Great show about giving the City of Lynn a chance on NPR at lunch today. Great job by Jim Cowdell of the EDIC and Adam Riley, a WGBH correspondent who recently swept through our city trying to figure out how we as residents of this great place, get past the raised eyebrow when we tell people we are from Lynn.
Emily Rooney opened with the right highlights. Gorgeous coast lines, proximity to Boston, cheap real estate, burgeoning downtown, and now... development on the Southern Waterfront.
Adam Riley took the mic first and explained that he had lived here for 5 years near the water. Loved how diverse and cosmopolitan Lynn was when he lived here. Walk, run, or bicycle down Lynn shore Drive along the Atlantic ocean and hear many different languages. Go into the downtown and various neighborhoods throughout Lynn and enjoy many different cuisines from many different cultures. He said he loved living in Lynn but felt he had to defend it whenever he told someone where he lived. "Well I live in Lynn, but right on the Swampscott line" or "I live in Lynn, but I just rent, we are saving to buy a house somewhere else." His program tonight on Greater Boston will attempt to dive into that question. How do we get past the stigma! It made me think a bit about my own approach to living in this great city. Is this blog a celebration of who we are or a giant defensive statement against who you think we are? Maybe a little of both.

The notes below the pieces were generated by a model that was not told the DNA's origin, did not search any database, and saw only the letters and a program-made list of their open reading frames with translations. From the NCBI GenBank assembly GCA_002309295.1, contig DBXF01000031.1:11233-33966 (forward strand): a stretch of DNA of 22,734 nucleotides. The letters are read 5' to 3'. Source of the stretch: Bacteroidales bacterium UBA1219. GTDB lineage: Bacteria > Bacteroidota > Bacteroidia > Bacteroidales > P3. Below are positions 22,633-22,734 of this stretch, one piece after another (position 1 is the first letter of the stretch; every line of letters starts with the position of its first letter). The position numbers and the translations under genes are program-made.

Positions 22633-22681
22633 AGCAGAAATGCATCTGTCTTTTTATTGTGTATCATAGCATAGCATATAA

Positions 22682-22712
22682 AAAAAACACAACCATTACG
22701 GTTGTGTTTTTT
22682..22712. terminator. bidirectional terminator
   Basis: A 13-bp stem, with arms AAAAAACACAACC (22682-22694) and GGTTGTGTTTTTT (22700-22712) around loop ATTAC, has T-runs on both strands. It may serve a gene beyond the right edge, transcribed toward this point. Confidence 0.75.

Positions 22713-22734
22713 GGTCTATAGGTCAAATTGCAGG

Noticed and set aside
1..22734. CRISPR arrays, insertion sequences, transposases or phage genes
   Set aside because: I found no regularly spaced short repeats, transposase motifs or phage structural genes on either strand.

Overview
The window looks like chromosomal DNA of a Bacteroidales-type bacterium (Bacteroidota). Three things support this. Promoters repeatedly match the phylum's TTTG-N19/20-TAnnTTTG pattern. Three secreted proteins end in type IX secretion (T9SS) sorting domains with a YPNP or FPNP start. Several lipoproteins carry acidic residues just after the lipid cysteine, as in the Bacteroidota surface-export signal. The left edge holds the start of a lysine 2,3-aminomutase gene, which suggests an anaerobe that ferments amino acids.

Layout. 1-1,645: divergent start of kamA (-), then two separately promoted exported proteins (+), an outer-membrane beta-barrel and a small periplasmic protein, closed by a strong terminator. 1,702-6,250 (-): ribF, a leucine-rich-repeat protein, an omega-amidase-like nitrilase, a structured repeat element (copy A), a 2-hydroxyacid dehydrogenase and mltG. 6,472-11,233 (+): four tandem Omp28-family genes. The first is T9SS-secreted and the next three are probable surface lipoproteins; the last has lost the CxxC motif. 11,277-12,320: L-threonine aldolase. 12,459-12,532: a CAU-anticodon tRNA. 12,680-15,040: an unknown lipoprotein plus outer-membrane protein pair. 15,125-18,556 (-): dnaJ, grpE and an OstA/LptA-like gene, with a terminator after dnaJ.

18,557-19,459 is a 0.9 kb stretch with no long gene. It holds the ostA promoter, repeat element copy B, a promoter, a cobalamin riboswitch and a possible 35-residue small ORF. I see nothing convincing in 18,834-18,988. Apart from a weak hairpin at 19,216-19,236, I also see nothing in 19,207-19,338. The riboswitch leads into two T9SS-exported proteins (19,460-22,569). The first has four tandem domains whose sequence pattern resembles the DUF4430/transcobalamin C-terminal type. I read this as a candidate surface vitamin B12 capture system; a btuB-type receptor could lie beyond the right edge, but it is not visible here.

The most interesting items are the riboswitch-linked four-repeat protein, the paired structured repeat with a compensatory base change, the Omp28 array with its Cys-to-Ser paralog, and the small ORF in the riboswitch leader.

Jim Cowdell from the EDIC also joined Adam and Emily on the program. He hit on the rezoning of the city in 2004 which led to $35 million in development and the influx of 250 residents downtown. He made some great forward looking strategic statements. The approach is about residents first, commercial second. Get that number to 500. Bring more of those priced out of the Boston market to Lynn. Speaking personally, I am so happy to live among these neighbors. An incredible place to be as a young professional working in Boston.
Matt O'Neil got a few sound bites related to the Blue Ox success in Downtown Lynn. One thing that really stuck out was his comment amount building great things. His restaurant is truly a great dining spot. It makes coming to Lynn for dinner an experience. He draws people in from Peabody, Middleton, Nahant, the North End and all over the Greater Boston area. Build it and they will come does work when it's the right thing and has a certain level of quality associated with it.
Cowdell got to plug the 4.5% loans for small business looking to open up shop in our Downtown. You can even fund up to 50K in startup costs through these 4.5% loans. Finally, the establishment of the Arts & Culture District in a very specific area of the Downtown will lead to further creative opportunities both through arts organizations and opportunities for digital media, graphic design, photography, performance, and visual art related jobs.
Tonight at 7PM, watch WGBH's Greater Boston for more about Lynn, MA. In the words of EDIC director Jim Cowdell, "You will fall in love with our city, if you give us a shot!"